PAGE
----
Speaker 2: [00:14:28] It's still control  [00:14:28][0.3]

Speaker 1: [00:14:29] of a different person. That's right. To control the survivors.  [00:14:31][2.1]

Speaker 2: [00:14:31] That's right. You know, so it's attacking that parent child relationship. But now think about that being directed to his parents, her parents, friends, employers, employers. OK. So again, mandatory reporting. Unless I get to the core, you know, I want to separate that.  [00:14:47][15.4]

Speaker 1: [00:14:47] I know that you will like that whole tree. You know that this whole?  [00:14:50][3.3]

Speaker 2: [00:14:50] No, but I think you can, because each one you could map all these things. I think each one of them, each one of them has a different impact. It's the same statement. It's the same content, right? And we, I think professionals often lump these things together.  [00:15:05][14.7]

Speaker 1: [00:15:06] Well, let's just put it this way. Yeah. When survivors, you know, bring forward allegations a lot of times, especially if that happened in childhood, we're doing that in adulthood. We fear being charged with slander. Right? Right. Or other things. How is it that perpetrators can call us crazy with child protection and police and mental health people and not be accountable for that? But when we tell people about the abuse that they've perpetrated against us, that's slander. Have you ever wondered that  [00:15:42][36.7]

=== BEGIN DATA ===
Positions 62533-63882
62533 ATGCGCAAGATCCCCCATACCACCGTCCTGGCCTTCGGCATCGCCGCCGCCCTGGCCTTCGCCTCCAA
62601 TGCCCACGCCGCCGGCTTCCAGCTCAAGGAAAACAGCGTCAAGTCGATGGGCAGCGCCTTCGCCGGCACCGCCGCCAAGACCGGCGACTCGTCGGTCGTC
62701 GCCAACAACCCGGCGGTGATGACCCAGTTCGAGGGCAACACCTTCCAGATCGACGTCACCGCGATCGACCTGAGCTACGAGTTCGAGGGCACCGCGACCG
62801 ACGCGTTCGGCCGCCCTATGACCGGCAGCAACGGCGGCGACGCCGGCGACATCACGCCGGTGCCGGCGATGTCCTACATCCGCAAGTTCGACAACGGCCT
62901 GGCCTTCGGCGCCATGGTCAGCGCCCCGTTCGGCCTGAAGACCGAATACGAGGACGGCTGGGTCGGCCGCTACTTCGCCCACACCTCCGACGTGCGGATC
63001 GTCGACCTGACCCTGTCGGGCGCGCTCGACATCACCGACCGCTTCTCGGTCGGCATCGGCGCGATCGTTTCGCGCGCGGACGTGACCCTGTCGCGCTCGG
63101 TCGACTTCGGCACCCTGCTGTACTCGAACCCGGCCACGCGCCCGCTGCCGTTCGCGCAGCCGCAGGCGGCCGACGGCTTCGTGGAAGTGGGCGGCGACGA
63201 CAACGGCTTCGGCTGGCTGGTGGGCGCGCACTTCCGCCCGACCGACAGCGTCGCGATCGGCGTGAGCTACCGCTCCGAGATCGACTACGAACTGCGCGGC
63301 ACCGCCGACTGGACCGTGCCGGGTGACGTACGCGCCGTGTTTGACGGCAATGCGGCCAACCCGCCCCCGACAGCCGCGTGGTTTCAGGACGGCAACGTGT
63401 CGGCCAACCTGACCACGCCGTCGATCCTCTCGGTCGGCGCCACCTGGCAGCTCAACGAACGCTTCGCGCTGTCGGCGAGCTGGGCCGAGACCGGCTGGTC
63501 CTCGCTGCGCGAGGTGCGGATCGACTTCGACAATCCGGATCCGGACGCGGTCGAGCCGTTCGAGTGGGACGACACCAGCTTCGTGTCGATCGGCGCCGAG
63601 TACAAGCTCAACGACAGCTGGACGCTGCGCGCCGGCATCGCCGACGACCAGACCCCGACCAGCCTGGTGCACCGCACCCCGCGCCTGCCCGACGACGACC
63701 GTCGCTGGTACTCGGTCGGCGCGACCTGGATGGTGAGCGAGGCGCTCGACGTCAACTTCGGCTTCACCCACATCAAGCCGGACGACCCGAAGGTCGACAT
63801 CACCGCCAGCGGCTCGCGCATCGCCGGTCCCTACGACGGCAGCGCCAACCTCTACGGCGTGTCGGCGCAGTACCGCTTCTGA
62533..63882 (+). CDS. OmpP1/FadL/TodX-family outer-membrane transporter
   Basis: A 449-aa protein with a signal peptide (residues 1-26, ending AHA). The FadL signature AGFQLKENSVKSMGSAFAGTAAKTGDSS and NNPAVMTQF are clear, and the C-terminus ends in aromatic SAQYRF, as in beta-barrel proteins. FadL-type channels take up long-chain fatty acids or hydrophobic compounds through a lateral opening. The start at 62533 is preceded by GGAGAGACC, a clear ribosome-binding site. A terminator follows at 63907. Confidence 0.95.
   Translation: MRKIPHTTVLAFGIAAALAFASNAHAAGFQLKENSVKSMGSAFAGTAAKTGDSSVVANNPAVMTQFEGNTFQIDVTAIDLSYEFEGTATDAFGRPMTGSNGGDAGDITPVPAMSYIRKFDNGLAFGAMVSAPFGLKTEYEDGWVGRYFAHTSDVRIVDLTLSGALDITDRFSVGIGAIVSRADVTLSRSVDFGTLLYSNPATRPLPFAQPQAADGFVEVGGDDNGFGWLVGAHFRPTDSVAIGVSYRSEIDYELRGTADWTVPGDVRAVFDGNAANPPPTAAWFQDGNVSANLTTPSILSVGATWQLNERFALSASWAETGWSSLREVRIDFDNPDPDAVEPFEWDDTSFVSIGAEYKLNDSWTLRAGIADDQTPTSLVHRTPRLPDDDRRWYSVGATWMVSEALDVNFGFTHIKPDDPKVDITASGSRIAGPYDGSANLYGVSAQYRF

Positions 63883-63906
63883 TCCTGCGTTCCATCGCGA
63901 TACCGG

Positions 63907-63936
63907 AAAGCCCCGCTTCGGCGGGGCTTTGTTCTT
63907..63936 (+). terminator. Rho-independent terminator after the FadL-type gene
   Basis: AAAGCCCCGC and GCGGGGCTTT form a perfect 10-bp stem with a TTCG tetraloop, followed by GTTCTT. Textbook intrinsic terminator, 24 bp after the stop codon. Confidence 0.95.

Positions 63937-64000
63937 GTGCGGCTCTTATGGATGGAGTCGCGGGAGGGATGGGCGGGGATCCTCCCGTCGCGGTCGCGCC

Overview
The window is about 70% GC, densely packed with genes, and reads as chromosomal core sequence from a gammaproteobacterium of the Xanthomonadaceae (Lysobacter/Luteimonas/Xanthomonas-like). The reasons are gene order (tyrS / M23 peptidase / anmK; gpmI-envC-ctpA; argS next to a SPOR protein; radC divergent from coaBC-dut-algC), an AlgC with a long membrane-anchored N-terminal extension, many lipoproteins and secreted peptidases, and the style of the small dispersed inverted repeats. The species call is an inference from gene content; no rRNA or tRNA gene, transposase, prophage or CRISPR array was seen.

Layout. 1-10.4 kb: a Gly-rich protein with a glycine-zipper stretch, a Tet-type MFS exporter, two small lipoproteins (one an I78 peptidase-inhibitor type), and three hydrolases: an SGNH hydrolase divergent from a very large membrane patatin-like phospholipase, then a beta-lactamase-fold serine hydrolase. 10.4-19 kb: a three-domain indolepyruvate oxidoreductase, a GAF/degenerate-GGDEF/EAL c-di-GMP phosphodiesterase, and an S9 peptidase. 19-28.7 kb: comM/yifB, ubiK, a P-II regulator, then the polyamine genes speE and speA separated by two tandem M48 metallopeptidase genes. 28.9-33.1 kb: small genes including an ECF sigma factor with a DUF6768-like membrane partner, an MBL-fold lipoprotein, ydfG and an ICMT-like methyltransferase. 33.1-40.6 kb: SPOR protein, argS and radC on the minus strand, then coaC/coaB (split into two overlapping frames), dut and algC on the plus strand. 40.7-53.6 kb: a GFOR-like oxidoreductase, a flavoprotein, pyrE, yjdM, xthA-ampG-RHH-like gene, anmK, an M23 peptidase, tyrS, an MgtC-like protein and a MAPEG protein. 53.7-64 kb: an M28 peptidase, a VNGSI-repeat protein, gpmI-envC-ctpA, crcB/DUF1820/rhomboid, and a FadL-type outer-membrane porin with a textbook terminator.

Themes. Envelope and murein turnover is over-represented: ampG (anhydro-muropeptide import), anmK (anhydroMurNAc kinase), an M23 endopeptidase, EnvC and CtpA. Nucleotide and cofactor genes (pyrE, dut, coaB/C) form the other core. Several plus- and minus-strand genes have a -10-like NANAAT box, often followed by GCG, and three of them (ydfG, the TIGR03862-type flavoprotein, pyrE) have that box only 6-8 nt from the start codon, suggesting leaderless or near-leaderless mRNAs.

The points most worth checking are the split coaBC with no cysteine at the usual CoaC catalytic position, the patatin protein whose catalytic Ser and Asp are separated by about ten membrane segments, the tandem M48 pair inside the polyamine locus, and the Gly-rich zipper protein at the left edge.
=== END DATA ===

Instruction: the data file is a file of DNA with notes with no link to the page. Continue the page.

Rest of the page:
Speaker 2: [00:15:43] I have not wanted that, but maybe I should.  [00:15:44][1.6]

Speaker 1: [00:15:45] That question is hanging out in the universe.  [00:15:46][1.5]

Speaker 2: [00:15:47] Maybe, maybe some of our lawyer friends will comment on it. You know what point? One point can that become slander and illegal?  [00:15:52][5.2]

Speaker 1: [00:15:52] How many times have you seen that perpetrators have multiple false allegations and child protection? Multiple false calls to the police? Multiple, whatever? How many times have you seen that?  [00:16:06][13.4]

Speaker 2: [00:16:06] Well, you can be charged criminally, as far as I know with with making false reports, knowingly false reports to the police.  [00:16:12][5.4]

Speaker 1: [00:16:12] That's my child protection,  [00:16:13][0.8]